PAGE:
Hash

The Hash class provides a lambda-based syntax for creating dictionaries. For example, to create an IDictionary instance you could use the following code:

IDictionary dictionary = new Hash(id => "foo", @class => "bar", name => "foobar");


Which would be the equivalent of:

IDictionary dictionary = new HybridDictionary();
dictionary.Add("id", "foo");
dictionary.Add("class", "bar");
dictionary.Add("name", "foobar");


You can use a similar syntax to create strongly-typed Dictionary<TKey, TValue> instances by using the Hash<T> instead:

IDictionary<string, string> dictionary = new Hash<string>(id => "foo", @class => "bar", name => "foobar");


Which would be the equivalent of:

IDictionary<string, string> dictionary = new Dictionary<string, string>();
dictionary.Add("id", "foo");
dictionary.Add("class", "bar");
dictionary.Add("name", "foobar");


Note that both versions of Hash create a case-insensitive dictionary.

Dictionary Extension Methods

The DictionaryExtensions class provides an Add method to all IDictionary and IDictionary<TKey, TValue> instances that allow you to add items to existing dictionary instances using the lambda-based syntax. Note that you need to add a using directive for the MvcContrib namespace for these extension methods to appear.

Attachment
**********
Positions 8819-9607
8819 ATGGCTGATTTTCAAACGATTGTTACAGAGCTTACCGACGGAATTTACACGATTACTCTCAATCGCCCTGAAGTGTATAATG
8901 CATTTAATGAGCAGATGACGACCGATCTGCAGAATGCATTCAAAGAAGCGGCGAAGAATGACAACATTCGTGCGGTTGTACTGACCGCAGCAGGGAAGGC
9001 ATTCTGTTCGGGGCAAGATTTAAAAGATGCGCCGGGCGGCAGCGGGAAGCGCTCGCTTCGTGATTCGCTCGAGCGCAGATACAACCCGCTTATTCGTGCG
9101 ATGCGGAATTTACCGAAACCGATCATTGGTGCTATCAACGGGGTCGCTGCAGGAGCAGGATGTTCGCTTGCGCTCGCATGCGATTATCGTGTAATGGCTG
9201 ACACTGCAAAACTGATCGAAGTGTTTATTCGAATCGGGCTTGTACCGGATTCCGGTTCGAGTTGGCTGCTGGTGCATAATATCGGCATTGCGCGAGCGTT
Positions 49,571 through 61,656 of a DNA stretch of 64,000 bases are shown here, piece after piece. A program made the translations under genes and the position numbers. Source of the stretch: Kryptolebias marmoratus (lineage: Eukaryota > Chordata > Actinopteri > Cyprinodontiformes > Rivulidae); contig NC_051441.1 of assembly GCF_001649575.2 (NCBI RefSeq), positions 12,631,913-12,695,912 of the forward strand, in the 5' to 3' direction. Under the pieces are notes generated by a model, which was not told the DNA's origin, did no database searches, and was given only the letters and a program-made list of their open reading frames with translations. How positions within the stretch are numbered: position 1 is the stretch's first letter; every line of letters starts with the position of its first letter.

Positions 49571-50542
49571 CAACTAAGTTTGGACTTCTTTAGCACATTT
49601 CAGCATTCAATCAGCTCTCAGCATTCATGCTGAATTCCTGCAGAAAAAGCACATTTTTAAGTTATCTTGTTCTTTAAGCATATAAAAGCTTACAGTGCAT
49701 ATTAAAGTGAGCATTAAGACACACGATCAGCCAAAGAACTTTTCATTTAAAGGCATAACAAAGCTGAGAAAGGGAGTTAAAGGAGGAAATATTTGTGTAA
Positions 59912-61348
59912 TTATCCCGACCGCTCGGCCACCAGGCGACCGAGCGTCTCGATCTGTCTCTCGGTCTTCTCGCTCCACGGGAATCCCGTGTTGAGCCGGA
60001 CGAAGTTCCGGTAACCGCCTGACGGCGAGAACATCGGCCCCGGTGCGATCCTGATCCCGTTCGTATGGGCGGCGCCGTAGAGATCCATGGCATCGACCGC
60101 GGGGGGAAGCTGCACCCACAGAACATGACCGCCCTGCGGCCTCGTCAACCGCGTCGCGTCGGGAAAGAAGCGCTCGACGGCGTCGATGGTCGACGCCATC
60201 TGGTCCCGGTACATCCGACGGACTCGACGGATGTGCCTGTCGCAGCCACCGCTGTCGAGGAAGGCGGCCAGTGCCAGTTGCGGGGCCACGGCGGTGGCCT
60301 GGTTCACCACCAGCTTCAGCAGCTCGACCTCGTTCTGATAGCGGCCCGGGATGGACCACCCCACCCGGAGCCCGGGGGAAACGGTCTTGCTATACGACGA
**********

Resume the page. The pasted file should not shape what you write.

IDictionary hashtable = new Hashtable();
hashtable.Add(id => "foo", name => "bar");

Limitations

The Hash object will not work correctly inside Linq expressions (or any Expression<T>) as access to the key names is lost.

Last edited May 22, 2008 at 12:31 PM by JeremyS, version 2

Comments

JeremyS Sep 1, 2010 at 7:48 PM 
@Sjaaky - it's just a more concise alternative. If you don't like it, then don't use it - anywhere that takes a Hash can also be passed a regular dictionary instead,

Sjaaky Sep 1, 2010 at 10:42 AM 
The lambda syntax is somewhat nicer, but I don't see the real benefit compared to:

var dictionary = new Dictionary<string, string> { { "id", "foo" }, { "class", "bar" }, {"name", "foobar"} };